Embedding Python in C++
This is how I embedded Python in my C++ projects. My goal was to have a console that would take in Python in a REPL fashion. I also wanted plugins in Python that use an embedded Python module; embedded inside the program. I will also show you how to make such a module and add it to your embedded Python console.
Get Visual Studio 15 Express for Desktop from Microsoft’s website. Get 7-Zip for extracting compressed files. Get Python 3.6. Windows x86-64 executable installer. Install Python 3.6 to “C:\Python36”. This provides all the header files you need to reference in our project. It also has the “python36.dll” you will need to copy to your project. You also need the Windows x86-64 embeddable zip file. Extract the Gzipped source tarball to your ‘C’ directory. You should now have “C:\python-3.6.0-embed-amd64”. This has the standard library pre-compiled in a ZIP file. The pre-compiled ZIP file can be used to include with your project when you ship it.
Open Visual Studio 2015 and create a new C++ Win32 Project. The template is under Templates/VisualC++/Win32 in the tree on the left side of the create project menu. It will look like this:
My project directory is “C:\Users\Justin\Documents\Visual Studio 2015\Projects\EmbeddingPythonTutorial”. Your project directory will be similar. Once you click next you will see a screen similar to this:
In the EmbeddedPythonTutorial Windows project. Go to the solution explorer pain and right click the project. Then go to settings in the context menu. Then in the window that opens go to VC++ directories. Then select “Include Directories”. Add the directory “C:\Python36\include”. Add C:\Python36\libs to the “Library Directories.”
Click “OK” and you will be back in the project screen. At the top of the IDE make sure you have “x64” selected in your “Solution Platforms.”
Copy “C:\Python36\python36.dll” to “C:\Users\Justin\Documents\Visual Studio 2015\Projects\EmbeddingPythonTutorial\EmbeddingPythonTutorial” if this directory does not exist you just need to run the program in debug mode once and it will be created.
At the top of your file “EmbeddedPythonTutorial.cpp” add the following code:
This gets around Python trying to use debug code even when you use your project
in debug mode. Our project only uses the 3.6.0 release version. This tutorial
is not for compiling Python. We are pulling the header file “Python.h” from the
directory you just added to “Include Directories.” The “Python.h” file has all
Py_ functions you will need for this project.
Now in the function
Your code should look like the following. I have included some code before and after for you to find the correct location.
Now you also need to close up Python when your program finishes. To do that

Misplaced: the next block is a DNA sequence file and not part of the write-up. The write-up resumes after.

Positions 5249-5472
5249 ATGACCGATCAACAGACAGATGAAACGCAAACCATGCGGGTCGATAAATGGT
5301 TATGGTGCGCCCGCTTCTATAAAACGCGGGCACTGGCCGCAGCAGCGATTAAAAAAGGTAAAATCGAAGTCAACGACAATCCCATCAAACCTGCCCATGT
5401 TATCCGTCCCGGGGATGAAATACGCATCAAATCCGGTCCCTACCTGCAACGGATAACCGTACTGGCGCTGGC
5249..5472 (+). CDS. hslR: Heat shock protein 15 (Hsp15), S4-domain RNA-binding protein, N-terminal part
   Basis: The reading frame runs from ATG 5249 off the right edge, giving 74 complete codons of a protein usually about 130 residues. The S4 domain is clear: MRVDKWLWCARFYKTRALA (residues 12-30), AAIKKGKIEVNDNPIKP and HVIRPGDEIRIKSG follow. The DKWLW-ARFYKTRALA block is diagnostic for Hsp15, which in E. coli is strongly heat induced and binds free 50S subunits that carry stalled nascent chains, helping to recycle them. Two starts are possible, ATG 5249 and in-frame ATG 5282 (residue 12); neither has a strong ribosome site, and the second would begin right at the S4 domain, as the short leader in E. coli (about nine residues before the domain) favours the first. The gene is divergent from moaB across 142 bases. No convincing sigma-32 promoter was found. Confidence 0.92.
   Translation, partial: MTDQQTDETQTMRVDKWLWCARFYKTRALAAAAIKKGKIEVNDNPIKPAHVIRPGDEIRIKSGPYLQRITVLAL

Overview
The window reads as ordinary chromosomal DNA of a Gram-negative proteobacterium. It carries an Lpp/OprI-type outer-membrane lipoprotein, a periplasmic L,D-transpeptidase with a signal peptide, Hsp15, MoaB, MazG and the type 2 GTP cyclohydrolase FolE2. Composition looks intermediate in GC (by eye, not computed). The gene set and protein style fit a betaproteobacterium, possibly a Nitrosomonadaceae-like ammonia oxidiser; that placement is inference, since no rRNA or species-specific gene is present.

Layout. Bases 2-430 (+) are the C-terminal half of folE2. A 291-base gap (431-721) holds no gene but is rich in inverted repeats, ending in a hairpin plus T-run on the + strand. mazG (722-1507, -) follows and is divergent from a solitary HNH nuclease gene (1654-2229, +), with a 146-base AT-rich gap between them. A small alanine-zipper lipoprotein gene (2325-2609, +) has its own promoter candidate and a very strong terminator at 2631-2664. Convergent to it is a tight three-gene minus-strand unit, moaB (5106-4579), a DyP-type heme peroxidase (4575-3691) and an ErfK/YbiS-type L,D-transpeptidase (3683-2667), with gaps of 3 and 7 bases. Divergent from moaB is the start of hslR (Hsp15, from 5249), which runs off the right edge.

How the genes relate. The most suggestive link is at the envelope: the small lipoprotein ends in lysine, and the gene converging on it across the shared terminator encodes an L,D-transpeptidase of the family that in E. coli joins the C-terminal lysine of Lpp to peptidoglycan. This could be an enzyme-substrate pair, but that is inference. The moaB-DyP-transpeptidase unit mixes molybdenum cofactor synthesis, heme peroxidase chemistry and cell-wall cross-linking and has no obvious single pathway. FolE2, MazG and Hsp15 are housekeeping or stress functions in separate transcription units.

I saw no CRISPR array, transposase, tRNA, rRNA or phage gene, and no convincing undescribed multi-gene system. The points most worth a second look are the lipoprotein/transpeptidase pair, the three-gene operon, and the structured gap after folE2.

add a call to
Py_Finalize before the return statement in
Including the Python Libraries
When you end up sending your project out it would be nice not to have to require the user to install Python 3.6. Well, they do not have to. You can include the default Python libraries as a ZIP file in your program.
Download “Windows x86 embeddable zip file” this has a python36.zip file inside
of it that has all the Python libraries pre-compiled. You can make your program
use this instead of the files at C:\Python36\Lib. Change the
to use the zip file. Copy the ZIP file to your project directory. Then make
Py_SetPath look like this:
Testing our Python Setup
Set the library path for your embedded Python. This code goes inside the
wWinMain above the line
I have mine setup like the following so that when I am debugging the project the program is using my local libraries instead of the pre-compiled libraries inside of a ZIP file.
At this point you should run the project to make sure you got all of our settings correct and all of our files in the right place. Note the path used if the program is not in debug. It will be the file “python36.zip” you must copy that file from “C:\python-3.6.0-embed-amd64\python36.zip” to the same directory that your executable is. You must also ship the file “python36.zip” with your program and the python36.dll in order for it to work on someone else’s machine.
Everything should look like this project at this point.
Embedded Python Console
Now you will add code to make Python work like a console. In order to do this you will need to do a little Win32 programming. You need a text box to enter text for the Python console. You need another text box for the Python results.
Input Text Box
WndProc you will add the code for the input text box. Inside
the switch statement you need to add a new case. Add
case WM_CREATE: just
case WM_COMMAND. Then inside the
case WM_CREATE add the
Just above the switch statement add the following code:
Now run the program. You will see a text box near the left side of the window. Click in it and type. That is where you will insert Python code for your Python Console. Next you will add the output text box.
Output Text Box
The output text box will be able to display multiple lines. Add the following right after the input box decleration.
Now add this code next to the code that created the input text box.
Run the program. You should see a grayed-out text box below the input text box. This is our output text box.
Sending the Input to Python
Sending the input to the Python interperter requires knowing when to take the input from the user and send it to the Python interperter. You are going to use the enter key.
In order to capture the enter key press the default window procedure for the input text box needs to be replaced. Just below the code to create the input text box add the following:
At the top of the file in the section of Global Variables add the following:
Near the bottom of the file, below the function
About() add this window
Inside the above code do you see the call to statement
SetWindowText(g_input_window, L"");? This sets the window text of your
edit box. In order for this to work you need to make the input box a global
variable. Move the code